2013-09-24
2013-01-2412
Recent regulations on greenhouse gas (GHG) emission standards for heavy duty vehicles have prompted government agencies to standardize procedures to assess aerodynamic performance of Class 8 tractor-trailers. The coastdown test procedure is the primary reference method to assess vehicle drag and other valid alternatives include wind tunnel testing and computational fluid dynamics (CFD) simulations. While there have been many published studies comparing results between simulations and wind tunnel testing, it is less well understood how to compare results with coastdown testing. Both the wind tunnel and simulation directly measure aerodynamic drag forces in controlled conditions, while coastdown testing is conducted in an open road environment, aerodynamic forces are calculated from a road load equation, and variable wind and vehicle speed introduce additional complexity.
Journal Article

From Exterior Wind Noise Loads to Interior Cabin Noise: A Validation Study of a Generic Automotive Vehicle

2015-06-15
2015-01-2328
The object of the validation study presented in this paper is a generic vehicle, the so-called SAE body, developed by a consortium of German car manufacturers (Audi, Daimler, Porsche, Volkswagen). Many experiments have been performed by the abovementioned consortium on this object in the past to investigate its behavior when exposed to fluid flow. Some of these experiments were used to validate the simulation results discussed in the present paper. It is demonstrated that the simulation of the exterior flow is able to represent the transient hydrodynamic structures and at the same time both the generation of the acoustic sources and the propagation of the acoustic waves. Performing wave number filtering allows to identify the acoustic phenomena and separate them from the hydrodynamic effects. In a next step, the noise transferred to the interior of the cabin through the glass panel was calculated, using a Statistical Energy Analysis approach.
Technical Paper

Experimental and Numerical Study of the DrivAer Model Aerodynamics

2018-04-03
2018-01-0741
The DrivAer model, a detailed generic open source vehicle geometry, was introduced a few years ago and accepted widely from industry and academia for research in the field of automotive aerodynamics. This paper presents the evaluation of the aerodynamic properties of the 25% scale DrivAer model in both, CFD and in wind tunnel experiment. The results not only include aerodynamic drag and lift but also provide detailed investigations of the flow field around the vehicle. In addition to the available geometries of the DrivAer model, individual changes were introduced created by morphing the geometry of the baseline model. A good correlation between CFD and experiment could be achieved by using a CFD setup including the geometry of the wind tunnel test section. The results give insight into the aerodynamics of the DrivAer model and lead to a better understanding of the flow around the vehicle.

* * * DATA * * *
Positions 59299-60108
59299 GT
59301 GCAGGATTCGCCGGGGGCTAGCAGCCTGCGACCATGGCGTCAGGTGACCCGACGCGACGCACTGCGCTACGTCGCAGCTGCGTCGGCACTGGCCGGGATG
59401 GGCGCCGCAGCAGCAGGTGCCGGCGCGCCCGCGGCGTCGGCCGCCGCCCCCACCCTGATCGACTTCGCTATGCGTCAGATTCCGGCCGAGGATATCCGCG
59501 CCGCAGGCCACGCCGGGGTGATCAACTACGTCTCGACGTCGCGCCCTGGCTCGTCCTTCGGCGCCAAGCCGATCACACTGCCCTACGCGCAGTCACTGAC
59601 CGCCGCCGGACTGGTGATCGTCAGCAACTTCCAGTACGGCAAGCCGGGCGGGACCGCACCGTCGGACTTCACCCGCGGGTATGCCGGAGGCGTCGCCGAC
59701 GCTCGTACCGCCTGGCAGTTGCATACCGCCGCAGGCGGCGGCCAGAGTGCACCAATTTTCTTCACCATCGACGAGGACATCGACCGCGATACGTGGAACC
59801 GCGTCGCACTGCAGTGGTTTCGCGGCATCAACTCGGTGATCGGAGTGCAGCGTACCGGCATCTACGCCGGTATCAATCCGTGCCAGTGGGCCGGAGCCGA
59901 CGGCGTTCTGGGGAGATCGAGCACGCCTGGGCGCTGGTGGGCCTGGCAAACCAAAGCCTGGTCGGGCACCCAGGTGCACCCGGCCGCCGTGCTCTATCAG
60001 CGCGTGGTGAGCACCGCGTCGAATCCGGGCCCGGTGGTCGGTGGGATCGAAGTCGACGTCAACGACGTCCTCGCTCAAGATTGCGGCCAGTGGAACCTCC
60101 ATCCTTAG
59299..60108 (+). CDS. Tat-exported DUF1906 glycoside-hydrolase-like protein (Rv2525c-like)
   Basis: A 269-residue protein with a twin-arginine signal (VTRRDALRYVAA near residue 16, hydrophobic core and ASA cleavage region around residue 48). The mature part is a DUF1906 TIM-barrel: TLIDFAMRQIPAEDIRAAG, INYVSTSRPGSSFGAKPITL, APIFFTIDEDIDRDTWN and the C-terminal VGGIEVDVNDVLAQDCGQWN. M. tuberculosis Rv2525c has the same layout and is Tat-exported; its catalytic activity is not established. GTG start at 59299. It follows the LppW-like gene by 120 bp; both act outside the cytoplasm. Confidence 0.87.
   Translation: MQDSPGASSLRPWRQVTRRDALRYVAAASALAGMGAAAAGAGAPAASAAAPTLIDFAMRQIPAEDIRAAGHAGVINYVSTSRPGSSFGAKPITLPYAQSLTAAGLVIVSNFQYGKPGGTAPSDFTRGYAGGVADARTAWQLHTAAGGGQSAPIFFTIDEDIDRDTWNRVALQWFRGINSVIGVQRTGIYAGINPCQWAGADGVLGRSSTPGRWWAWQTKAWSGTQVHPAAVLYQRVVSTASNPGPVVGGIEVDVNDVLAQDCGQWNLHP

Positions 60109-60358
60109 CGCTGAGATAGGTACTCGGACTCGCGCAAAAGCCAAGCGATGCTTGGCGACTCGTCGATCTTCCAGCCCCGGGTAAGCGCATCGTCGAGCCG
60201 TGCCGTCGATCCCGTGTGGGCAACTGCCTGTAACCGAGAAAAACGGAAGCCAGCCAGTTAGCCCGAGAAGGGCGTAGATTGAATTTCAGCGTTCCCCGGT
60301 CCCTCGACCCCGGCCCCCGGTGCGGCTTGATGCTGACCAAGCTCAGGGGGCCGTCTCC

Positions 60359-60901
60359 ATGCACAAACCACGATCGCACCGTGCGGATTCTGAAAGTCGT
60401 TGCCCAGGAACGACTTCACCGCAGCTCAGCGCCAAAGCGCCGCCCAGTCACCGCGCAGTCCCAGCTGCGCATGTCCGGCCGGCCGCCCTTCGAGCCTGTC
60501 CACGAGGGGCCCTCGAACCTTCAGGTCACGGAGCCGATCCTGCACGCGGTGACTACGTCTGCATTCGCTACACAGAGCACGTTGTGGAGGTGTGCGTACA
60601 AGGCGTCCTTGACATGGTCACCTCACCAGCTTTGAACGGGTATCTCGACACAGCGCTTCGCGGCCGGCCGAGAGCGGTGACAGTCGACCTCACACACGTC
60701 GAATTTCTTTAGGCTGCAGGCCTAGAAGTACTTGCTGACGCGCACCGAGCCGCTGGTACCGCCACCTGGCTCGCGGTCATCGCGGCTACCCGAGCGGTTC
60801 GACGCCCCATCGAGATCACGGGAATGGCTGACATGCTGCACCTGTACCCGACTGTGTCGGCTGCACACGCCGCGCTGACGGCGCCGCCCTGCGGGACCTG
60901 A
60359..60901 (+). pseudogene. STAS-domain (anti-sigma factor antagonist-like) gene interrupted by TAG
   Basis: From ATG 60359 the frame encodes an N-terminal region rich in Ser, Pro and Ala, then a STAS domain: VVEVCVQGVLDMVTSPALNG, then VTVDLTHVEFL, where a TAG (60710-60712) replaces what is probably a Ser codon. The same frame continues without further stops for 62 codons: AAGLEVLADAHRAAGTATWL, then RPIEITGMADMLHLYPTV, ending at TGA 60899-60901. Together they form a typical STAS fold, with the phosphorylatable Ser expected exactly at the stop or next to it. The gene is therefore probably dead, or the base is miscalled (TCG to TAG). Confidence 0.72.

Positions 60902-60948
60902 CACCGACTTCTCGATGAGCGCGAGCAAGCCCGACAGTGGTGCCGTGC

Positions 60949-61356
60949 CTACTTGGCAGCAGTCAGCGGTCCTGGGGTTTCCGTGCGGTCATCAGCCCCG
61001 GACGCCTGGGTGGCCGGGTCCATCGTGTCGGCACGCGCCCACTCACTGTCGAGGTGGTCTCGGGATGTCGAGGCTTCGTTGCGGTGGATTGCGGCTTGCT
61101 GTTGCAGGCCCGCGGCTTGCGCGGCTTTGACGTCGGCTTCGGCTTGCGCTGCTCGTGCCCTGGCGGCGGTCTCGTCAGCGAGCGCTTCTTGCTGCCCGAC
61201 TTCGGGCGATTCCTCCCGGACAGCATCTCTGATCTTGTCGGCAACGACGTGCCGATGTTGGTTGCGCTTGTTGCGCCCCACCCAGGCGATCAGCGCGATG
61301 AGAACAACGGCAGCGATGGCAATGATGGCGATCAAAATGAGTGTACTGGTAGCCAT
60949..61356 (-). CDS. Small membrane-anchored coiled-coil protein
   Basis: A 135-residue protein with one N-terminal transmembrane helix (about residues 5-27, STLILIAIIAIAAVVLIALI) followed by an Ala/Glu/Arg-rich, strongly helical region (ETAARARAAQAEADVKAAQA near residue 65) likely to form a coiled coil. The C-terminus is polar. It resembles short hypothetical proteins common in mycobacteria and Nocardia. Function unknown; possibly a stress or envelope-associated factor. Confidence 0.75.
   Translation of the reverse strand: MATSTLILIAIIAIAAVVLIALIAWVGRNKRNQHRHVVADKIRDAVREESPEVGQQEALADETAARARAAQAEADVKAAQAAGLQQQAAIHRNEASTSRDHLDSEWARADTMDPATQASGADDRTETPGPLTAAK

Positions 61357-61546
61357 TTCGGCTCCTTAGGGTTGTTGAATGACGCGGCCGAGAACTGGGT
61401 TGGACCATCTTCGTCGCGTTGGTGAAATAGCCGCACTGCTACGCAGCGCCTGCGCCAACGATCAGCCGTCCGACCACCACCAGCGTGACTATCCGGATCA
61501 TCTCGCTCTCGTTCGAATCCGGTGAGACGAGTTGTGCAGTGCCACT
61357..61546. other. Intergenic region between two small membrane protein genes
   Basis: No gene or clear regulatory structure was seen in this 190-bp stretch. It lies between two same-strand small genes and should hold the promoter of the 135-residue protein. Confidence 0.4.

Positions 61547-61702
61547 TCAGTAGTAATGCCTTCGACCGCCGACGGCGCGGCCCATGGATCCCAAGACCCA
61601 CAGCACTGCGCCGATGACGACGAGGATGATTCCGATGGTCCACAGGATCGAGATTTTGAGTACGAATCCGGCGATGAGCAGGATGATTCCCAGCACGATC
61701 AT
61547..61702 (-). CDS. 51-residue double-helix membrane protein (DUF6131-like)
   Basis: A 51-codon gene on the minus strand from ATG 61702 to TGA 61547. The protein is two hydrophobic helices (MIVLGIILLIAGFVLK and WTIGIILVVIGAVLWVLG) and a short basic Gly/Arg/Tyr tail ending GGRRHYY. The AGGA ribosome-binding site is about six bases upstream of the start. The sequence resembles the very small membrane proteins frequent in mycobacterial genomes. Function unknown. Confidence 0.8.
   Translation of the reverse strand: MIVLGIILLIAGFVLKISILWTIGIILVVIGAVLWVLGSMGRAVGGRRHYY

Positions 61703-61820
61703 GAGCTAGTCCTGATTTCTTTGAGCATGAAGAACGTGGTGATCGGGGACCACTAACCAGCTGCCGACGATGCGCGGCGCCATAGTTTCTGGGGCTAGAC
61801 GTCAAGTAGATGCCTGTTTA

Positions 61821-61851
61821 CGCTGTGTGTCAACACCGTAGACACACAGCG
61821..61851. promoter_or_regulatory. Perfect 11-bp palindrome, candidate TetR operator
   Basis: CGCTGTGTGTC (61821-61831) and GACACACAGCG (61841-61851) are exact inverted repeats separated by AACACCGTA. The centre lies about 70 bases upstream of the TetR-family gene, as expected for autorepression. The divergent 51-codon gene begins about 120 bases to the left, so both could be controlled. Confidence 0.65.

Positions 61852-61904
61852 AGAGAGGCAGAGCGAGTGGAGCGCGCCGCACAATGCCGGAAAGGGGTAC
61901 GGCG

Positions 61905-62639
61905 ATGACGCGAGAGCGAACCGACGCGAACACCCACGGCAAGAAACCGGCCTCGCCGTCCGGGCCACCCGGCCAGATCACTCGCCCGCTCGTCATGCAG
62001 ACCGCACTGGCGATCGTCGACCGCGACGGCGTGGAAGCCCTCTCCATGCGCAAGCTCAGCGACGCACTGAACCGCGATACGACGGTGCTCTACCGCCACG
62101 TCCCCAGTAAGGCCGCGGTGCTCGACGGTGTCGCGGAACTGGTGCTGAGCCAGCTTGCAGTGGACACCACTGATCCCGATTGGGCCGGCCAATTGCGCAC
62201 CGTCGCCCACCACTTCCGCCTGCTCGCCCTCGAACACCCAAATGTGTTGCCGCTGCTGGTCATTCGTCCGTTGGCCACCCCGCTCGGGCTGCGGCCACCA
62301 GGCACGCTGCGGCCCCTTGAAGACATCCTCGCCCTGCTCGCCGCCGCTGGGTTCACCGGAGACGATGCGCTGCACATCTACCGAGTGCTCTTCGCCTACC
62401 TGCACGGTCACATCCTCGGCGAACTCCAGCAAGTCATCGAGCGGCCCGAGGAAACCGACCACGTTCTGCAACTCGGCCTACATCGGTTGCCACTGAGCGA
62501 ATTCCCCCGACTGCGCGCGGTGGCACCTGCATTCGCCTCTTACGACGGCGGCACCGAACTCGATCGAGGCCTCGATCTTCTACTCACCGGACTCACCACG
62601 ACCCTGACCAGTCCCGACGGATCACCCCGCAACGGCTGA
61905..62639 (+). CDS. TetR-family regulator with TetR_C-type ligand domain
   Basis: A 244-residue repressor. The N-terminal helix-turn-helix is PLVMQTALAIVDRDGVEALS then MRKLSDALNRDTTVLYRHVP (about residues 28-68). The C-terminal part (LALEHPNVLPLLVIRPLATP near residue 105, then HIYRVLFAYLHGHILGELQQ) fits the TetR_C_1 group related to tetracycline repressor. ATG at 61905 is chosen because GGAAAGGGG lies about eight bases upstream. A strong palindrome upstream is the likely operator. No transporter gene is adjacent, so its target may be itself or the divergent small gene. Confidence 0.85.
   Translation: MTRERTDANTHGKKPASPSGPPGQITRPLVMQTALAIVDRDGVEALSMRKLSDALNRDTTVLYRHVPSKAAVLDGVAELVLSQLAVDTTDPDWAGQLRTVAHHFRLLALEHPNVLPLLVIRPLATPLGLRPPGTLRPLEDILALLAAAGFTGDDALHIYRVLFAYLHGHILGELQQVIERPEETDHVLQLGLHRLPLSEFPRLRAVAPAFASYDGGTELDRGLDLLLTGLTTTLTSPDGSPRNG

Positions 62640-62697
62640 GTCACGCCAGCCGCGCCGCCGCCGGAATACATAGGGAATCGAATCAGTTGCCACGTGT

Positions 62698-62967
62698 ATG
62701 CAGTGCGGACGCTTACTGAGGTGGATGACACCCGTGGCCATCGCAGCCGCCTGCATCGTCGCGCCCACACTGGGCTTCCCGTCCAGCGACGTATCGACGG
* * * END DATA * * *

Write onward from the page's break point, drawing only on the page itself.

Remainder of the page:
Journal Article

Evaluation and Optimization of Aerodynamic and Aero-Acoustic Performance of a Heavy Truck using Digital Simulation

2011-04-12
2011-01-0162
The engineering process in the development of commercial vehicles is facing more and more stringent emission regulations while at the same time the market demands for better performance but with lower fuel consumption. The optimization of aerodynamic performance for reduced drag is a key element for achieving related performance targets. Closely related to aerodynamics are wind noise and cabin soiling and both of them are becoming more and more important as a quality criterion in many markets. This paper describes the aerodynamic and aero-acoustic performance evaluation of a Dongfeng heavy truck using digital simulation based on a LBM approach. It includes a study for improving drag within the design of a facelift of the truck. A soiling analysis is performed for each aerodynamic result by calculating the accumulation of particles emitted form the wheels on the cabin. One of the challenges in the development process of trucks is that different cabin types have to be designed.
Technical Paper

Evaluation and Improvement of Greenhouse Wind Noise of a SGMW SUV using Simulation Driven Design

2018-04-03
2018-01-0737
At SAIC-GM-Wuling (SGMW) the greenhouse wind noise performance of their vehicles has gained a lot of attention in the development process. In order to evaluate and improve the noise quality of a newly developed SUV a digital simulation based process has been employed during the early stage of the design. CFD simulation was used for obtaining the flow induced exterior noise sources. Performance metrics for the quality were based on interior noise levels which were calculated from the exterior sources using a SEA approach for the noise transmission through the glass panels and propagation to the driver’s or passenger’s head space. Detailed analysis of the CFD results allowed to identify noise sources and related flow structures. Based on this analysis, design modifications were then applied and tested in a sequential iterative process. As a result an improvement of more than 2 dB in overall sound pressure level could be achieved.